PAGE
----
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malicieux.

Some nights I imagine God as an overgrown toddler, waddling up proudly to display for our admiration a demented and unrecognizable painting, clutched between two grubby and ink-stained fat paws. Perhaps there is nothing wrong with the world, I tell myself. Perhaps it is merely that our God is not yet a child. Perhaps merely patience is called for.

Other nights, though, I imagine the opposite is true. It isn’t that God is dead, no, but rather that he has become so slow and doddering in his ancient and drooling senility that we have outpaced him. We have rushed into the future. We have been moving too fast. We have been scrambling desperately forward, but if we were only to sit down and wait for while, and to catch our breath while he hobbled arthritically closer, blind and wheezing and kind, we would not feel quite so helplessly lost.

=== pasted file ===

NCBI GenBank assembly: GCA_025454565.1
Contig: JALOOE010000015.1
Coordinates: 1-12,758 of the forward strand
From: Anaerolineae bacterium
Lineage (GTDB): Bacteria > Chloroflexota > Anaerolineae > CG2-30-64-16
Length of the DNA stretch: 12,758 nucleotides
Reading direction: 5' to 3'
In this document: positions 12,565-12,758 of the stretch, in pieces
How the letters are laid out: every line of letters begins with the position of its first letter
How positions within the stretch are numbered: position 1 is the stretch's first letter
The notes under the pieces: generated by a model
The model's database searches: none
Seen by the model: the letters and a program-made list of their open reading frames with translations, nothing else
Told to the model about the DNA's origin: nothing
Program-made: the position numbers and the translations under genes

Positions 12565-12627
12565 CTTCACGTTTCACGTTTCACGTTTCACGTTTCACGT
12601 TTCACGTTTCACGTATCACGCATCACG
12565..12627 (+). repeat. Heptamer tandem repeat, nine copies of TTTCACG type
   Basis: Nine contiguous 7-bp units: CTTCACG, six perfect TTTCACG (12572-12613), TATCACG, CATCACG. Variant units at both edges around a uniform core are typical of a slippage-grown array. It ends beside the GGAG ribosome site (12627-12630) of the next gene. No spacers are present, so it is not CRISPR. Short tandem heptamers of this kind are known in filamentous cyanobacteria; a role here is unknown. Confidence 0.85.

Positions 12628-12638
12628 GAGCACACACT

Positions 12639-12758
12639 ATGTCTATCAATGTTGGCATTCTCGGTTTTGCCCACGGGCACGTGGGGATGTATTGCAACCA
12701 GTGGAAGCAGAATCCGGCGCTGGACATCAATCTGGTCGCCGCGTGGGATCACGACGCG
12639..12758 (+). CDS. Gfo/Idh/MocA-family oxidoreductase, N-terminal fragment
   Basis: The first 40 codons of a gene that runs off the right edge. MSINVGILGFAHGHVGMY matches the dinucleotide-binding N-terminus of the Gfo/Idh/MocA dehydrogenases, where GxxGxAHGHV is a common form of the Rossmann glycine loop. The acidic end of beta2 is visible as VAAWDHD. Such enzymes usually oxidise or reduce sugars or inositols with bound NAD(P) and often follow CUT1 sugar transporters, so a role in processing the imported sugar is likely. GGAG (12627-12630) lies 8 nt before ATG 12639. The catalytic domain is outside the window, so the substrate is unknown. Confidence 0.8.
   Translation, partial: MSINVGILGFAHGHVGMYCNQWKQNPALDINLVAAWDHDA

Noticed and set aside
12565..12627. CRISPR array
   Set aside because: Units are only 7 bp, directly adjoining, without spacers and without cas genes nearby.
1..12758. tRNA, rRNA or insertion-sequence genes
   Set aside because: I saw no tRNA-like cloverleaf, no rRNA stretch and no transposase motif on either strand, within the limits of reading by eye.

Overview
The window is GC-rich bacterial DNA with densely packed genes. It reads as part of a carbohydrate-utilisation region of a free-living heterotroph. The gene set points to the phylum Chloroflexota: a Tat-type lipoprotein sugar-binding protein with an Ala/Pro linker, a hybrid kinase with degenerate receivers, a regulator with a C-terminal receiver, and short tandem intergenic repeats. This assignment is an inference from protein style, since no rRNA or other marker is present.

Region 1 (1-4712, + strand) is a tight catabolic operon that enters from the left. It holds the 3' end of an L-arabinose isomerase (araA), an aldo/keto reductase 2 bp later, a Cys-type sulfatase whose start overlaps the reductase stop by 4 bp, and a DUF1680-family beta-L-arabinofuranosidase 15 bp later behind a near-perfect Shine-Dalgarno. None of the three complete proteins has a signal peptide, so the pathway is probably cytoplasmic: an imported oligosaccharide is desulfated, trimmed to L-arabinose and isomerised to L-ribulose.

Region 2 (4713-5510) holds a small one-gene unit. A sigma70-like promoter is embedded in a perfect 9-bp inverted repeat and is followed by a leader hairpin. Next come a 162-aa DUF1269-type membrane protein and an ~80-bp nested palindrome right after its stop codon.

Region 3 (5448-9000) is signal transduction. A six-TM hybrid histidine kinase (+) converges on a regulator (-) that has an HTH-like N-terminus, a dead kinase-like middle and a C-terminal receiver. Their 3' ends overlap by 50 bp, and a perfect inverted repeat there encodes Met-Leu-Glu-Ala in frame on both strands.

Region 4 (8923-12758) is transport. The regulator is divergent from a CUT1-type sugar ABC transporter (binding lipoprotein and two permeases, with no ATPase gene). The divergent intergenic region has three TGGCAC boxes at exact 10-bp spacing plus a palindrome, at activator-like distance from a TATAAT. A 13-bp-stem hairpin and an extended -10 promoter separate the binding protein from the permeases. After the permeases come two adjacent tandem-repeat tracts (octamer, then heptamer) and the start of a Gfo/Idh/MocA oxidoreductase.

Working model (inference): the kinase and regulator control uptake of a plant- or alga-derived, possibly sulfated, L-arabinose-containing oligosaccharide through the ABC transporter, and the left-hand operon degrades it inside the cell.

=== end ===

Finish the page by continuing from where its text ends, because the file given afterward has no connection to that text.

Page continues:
Most nights, though, the naive child is only I, and most nights, it is only I peering through cataracts and ache at an ever faster and ever more glorious world. Outside I hear passing cars slowing echoing the surf, challenging the light of the moon. What did any of us do to deserve the sweetness of this earth? What did any of us do to deserve to lose it?